Garden Harvest Update: Does Gardening Pay Off? Part 2

There's nothing like growing a large vegetable garden in your backyard to make you appreciate division of labor and the technological advances that make it so easy to go to the grocery store to purchase produce.

Gardening is incredibly time consuming. Yes, to some extent, if you plant things in good soil in a sunny spot and give them enough water, they will flourish with minimal effort. But it's really much more complicated than that. Plants get diseases. They get attacked by sucking insects and chewing insects. They get scorched from too much sun. They droop from underwatering, and turn yellow from overwatering. The flowers fall off before the plant can set fruit. The fruit forms, but starts to rot on the vine. Caterpillars bore holes in your tomatoes. Cheap tomato cages can break under the weight of heavy tomaotes and threaten to tear down the whole plant. Weeds grow like crazy and seem impossible to get rid of.

Paying enough attention to notice these problems, researching them to learn what they are and how to solve them, buying the right products to treat them, and spending the time to tend to them are all very time consuming. I could easily spend an hour a day just tending to my vegetable garden. But I can't, because between work, household chores, and taking care of the rest of my yard, there isn't time.

A few hours a week to grow a few pounds of produce, which also takes a lot of time to wash, cut, and cook, plus the money you spend on all the tools and fertilizers and watering, is just crazy compared to the effort it takes to go to the grocery store. And while the quality of produce is often better, I can get produce that tastes like I grew it in my backyard at the farmers market.

If you're thinking about growing a garden just to save money, I stand by my original assertion--it's not worth it. While I have come out ahead financially on my garden in terms of materials (this year!), I defintely have not in terms of time, considering that I work for myself and could have spent all those gardening hours writing, editing, or marketing. The rewards of gardening are not financial, unless you have nothing better to do and a bright green thumb.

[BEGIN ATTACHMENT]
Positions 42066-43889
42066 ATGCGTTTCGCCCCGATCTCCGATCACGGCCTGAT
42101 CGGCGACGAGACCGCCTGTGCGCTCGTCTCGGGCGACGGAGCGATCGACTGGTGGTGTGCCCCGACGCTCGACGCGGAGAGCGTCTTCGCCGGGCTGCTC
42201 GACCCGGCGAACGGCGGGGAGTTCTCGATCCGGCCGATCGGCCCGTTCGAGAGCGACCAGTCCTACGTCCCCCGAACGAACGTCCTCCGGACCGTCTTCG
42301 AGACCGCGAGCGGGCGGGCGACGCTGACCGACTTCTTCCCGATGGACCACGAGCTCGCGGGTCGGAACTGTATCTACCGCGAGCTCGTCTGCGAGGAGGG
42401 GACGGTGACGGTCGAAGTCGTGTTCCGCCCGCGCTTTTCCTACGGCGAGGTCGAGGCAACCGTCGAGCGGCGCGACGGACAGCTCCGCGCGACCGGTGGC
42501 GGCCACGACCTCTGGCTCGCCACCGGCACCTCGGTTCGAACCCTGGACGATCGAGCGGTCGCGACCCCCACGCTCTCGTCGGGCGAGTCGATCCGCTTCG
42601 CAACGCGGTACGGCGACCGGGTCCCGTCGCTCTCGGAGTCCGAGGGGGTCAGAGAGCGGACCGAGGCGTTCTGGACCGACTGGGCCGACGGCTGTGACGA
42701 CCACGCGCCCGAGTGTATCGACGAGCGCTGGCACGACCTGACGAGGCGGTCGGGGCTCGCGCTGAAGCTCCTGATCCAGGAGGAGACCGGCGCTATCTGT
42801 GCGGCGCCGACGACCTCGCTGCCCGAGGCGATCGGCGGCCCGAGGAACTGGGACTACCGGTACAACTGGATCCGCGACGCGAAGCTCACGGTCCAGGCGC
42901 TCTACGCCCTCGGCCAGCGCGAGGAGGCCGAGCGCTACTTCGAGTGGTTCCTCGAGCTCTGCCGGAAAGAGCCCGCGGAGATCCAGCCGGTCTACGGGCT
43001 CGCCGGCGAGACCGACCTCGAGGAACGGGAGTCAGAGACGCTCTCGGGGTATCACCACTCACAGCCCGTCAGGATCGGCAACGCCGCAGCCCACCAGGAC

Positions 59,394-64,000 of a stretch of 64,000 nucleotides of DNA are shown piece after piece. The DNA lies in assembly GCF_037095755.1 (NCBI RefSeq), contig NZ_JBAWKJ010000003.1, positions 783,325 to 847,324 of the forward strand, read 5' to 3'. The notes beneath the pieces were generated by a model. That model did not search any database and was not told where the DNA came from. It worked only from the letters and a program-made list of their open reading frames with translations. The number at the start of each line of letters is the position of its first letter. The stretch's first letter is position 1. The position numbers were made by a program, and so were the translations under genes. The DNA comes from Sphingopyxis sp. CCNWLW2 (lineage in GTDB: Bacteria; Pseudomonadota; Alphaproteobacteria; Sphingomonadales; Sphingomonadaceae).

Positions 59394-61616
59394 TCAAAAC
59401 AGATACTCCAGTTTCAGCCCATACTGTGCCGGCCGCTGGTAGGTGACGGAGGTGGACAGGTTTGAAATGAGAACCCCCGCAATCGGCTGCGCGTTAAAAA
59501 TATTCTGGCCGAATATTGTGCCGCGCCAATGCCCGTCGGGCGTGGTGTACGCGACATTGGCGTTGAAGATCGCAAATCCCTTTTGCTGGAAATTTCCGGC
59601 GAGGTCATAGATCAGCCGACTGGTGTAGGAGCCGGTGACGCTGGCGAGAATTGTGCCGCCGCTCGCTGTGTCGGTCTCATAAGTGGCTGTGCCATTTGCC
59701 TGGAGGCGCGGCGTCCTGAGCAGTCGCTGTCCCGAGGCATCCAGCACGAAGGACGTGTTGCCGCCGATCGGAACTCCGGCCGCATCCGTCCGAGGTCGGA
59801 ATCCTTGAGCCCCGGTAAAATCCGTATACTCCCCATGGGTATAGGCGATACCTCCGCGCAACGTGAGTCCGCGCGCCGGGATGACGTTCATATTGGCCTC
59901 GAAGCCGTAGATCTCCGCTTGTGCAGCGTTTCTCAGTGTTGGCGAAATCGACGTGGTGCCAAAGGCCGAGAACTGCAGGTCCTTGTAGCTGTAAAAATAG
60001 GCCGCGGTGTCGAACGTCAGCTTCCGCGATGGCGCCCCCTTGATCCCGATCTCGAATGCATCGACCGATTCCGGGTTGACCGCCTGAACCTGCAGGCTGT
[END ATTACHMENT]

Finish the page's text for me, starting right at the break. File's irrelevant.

What I have gained from gardening is mainly a satisfaction of a curiosity I didn't know I had. I like to learn new things, and it has been very satisfying to learn what my produce looks like when it grows. It amazes me that I have eaten certain things my whole life without having the slightest clue how they were produced. I didn't know what zucchini plants or pepper plants looked like. I had no idea that so many things we eat grew out of flowers. I didn't know that tomatoes develop their full size while green, then ripen. I didn't know that I could pick a green tomato and it would ripen on my counter (or that that's how supermarket tomatoes get their lack of flavor). I didn't know that all peppers turn red when left on the vine--there is nothing particularly special about red bell peppers. I didn't know that all that foliage on the plants is to prevent the fruits from getting scorched. Gardening would be a particularly good activity to do with kids, I think.

I also didn't know that I was capable of growing things. All my container gardening failures as an apartment renter had nearly convinced me that I had a black thumb, but it turns out that the knowledge I gained from those failures, combined with having good land and lots of sun for the first time, allowed me to have a pretty successful garden this year.

I will be scaling back severely next summer so that gardening is not a time-sucking chore. I am going to focus on the produe that has the highest reward: tomatoes. They are easy to grow and taste particularly delicious straight off the vine. I don't get sick of them, and even in season they are not particularly cheap at the store or farmers market. They are also highly perishable, which means many trips to the store if you want to have fresh tomatoes every day, and I don't like to make many trips to the store.

Stay tuned for part three of this series, coming whenever all my plants stop producing and I finally tear them out of the ground. I will let you know the total amount I invested in my garden, what grew well and what didn't, how many pounds of produce I harvested, how much of a return on investment I got in terms of materials, and how I will decrease my costs next year.

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